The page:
A history of institutions, whether schools, hospitals, societies, or other organizations, should serve a dual function. It is not enough to describe events and individuals of local importance. The history should also open a window on the larger world, so that the reader can perceive the background, the events, and the problems within which the institution finds its significance. The distinguished historian Whitfield J. Bell, Jr, has written a superb example of such a presentation. His account of the College of Physicians of Philadelphia shows how a single institution reflects the events of the wider medical world.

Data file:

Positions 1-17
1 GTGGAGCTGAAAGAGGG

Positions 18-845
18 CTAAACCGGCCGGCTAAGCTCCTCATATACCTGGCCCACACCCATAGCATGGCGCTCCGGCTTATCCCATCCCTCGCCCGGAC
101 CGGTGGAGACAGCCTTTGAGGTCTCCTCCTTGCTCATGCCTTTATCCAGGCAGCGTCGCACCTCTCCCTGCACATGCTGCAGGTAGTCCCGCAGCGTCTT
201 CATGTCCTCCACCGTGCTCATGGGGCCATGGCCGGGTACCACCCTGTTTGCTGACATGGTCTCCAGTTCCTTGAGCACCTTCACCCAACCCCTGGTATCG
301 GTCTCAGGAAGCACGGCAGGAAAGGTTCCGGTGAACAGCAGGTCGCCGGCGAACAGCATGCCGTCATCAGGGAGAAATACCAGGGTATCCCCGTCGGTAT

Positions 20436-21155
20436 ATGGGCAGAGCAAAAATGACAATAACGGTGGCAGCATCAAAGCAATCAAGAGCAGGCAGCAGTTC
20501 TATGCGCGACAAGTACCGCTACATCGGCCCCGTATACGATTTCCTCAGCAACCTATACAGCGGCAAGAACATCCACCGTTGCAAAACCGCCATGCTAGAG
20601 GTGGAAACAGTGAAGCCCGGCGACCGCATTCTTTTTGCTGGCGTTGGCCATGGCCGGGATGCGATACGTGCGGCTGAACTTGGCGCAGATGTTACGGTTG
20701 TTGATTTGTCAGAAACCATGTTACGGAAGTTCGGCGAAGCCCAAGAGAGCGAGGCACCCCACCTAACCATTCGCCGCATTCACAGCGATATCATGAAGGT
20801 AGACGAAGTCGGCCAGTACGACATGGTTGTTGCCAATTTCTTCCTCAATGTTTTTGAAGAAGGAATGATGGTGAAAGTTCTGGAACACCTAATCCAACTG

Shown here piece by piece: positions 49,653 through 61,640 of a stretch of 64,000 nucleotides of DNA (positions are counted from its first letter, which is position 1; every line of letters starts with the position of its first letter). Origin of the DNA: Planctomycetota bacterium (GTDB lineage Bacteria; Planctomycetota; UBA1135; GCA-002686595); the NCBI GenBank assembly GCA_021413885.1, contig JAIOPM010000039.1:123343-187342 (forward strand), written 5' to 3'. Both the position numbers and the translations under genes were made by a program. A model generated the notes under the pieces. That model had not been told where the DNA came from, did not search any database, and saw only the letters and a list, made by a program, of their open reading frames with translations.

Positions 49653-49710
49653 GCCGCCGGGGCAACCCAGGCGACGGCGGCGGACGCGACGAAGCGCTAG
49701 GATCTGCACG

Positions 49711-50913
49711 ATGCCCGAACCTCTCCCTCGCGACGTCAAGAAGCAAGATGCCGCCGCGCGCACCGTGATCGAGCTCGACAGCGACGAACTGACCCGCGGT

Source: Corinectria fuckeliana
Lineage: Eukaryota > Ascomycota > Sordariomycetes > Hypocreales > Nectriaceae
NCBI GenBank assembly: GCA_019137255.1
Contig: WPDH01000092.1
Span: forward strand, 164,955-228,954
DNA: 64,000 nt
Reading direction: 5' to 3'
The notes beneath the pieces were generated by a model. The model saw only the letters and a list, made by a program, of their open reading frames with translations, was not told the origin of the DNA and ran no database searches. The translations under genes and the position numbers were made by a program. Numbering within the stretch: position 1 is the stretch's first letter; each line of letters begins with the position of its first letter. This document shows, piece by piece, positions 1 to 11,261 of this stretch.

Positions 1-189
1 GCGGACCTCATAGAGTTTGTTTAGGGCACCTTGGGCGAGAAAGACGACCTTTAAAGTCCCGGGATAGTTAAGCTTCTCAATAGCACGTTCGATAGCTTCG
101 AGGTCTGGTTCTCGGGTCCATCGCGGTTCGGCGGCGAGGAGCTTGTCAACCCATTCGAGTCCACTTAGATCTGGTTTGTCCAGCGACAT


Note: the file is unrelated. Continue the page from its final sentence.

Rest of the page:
The College has completed its second century of existence. For the first 100 years or so Philadelphia was the medical center of the country, home of the leading physicians and, of course, of the first medical school. John Redmond, Benjamin Rush, Isaac Parrish, Samuel Jackson, William Gerhard, George Bacon Wood, Alfred Stillé, and